I’ve been reflecting on a conversation I had with my classmates of what makes great art. I’ve asked this question as long as I’ve looked at it–since my second job out of college working at Butterfield & Butterfield, the auction house in San Francisco. Part of my job was cataloguing estates when they came into our warehouse. I saw everything from Giacometti sculptures to hospital beds, 18th century Japanese screens to velvet glow-in-the-dark paintings of Elvis. Now I knew a hospital bed wasn’t art. But people paid top dollar for the rest. I usually relied on the experts in the various departments to tell me if something was collectible. I didn’t know. And as eBay has since proved–one’s idea of trash is treasure to another.
But then one day I stumbled into a Mark Rothko exhibit. I can’t even remember where or when. There I was standing in front of a row of his striped canvases. You know what I am talking about, right? Although the form was the same in each painting—two boxes of color separated by a thin line—each one affected me differently. Some of them made me feel calm, others anxious. Some made me melancholy, yet others excited. That seemed pretty powerful. (Music has always affected my moods but up until that show I hadn’t been aware of pictures doing that.) “Aha”, I thought, maybe there’s something to those color swatches after all.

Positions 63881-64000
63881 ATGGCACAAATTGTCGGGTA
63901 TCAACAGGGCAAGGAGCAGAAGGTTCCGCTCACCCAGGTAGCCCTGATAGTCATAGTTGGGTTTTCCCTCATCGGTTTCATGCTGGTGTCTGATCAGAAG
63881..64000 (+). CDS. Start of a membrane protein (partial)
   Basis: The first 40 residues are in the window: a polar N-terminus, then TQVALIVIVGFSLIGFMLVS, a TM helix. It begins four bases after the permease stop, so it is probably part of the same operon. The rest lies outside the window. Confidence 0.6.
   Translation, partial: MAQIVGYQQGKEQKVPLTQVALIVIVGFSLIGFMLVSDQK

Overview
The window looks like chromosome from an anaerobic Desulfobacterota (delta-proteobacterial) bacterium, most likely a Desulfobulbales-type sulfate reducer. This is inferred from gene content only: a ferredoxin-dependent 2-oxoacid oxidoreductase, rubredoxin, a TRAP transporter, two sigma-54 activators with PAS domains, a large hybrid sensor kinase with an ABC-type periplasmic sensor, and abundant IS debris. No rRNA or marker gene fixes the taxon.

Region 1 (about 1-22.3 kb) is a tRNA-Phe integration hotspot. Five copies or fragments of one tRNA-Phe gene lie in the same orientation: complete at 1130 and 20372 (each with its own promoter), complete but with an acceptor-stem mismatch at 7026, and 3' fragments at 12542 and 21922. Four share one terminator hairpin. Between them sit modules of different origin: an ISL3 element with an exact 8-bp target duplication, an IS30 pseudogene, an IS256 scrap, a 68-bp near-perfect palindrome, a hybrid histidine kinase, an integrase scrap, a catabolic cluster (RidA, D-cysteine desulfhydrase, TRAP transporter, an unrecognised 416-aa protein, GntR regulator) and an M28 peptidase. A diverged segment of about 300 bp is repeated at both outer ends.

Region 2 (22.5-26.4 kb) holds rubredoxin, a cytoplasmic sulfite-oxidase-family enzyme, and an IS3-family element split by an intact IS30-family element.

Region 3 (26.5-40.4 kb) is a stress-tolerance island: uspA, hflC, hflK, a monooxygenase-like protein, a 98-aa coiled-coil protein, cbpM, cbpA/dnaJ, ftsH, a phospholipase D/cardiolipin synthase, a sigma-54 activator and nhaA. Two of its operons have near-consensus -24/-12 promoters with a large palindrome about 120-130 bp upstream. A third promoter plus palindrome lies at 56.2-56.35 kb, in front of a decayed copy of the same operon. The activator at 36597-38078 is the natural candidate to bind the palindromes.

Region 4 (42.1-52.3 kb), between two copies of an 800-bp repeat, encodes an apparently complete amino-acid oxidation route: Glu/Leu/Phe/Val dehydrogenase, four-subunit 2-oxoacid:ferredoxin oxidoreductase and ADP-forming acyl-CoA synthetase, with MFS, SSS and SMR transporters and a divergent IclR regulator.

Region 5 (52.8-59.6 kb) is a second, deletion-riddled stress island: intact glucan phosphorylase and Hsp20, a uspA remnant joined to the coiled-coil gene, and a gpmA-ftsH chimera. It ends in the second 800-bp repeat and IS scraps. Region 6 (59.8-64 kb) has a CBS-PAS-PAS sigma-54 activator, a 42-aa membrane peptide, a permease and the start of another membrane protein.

So, I started to wonder…if a work of art transcends out of its medium to become something larger than just a painting on a wall, or an actor on a stage, does that qualify as great art? If it makes my heart flutter, or my palms sweat, and I look at the world differently, I think it is then revealing a hidden truth about who we are. That’s a hard test to pass. If it does, I vote for it qualifying as great art.
(But then again, maybe some people get sweaty palms when they see a hospital bed.)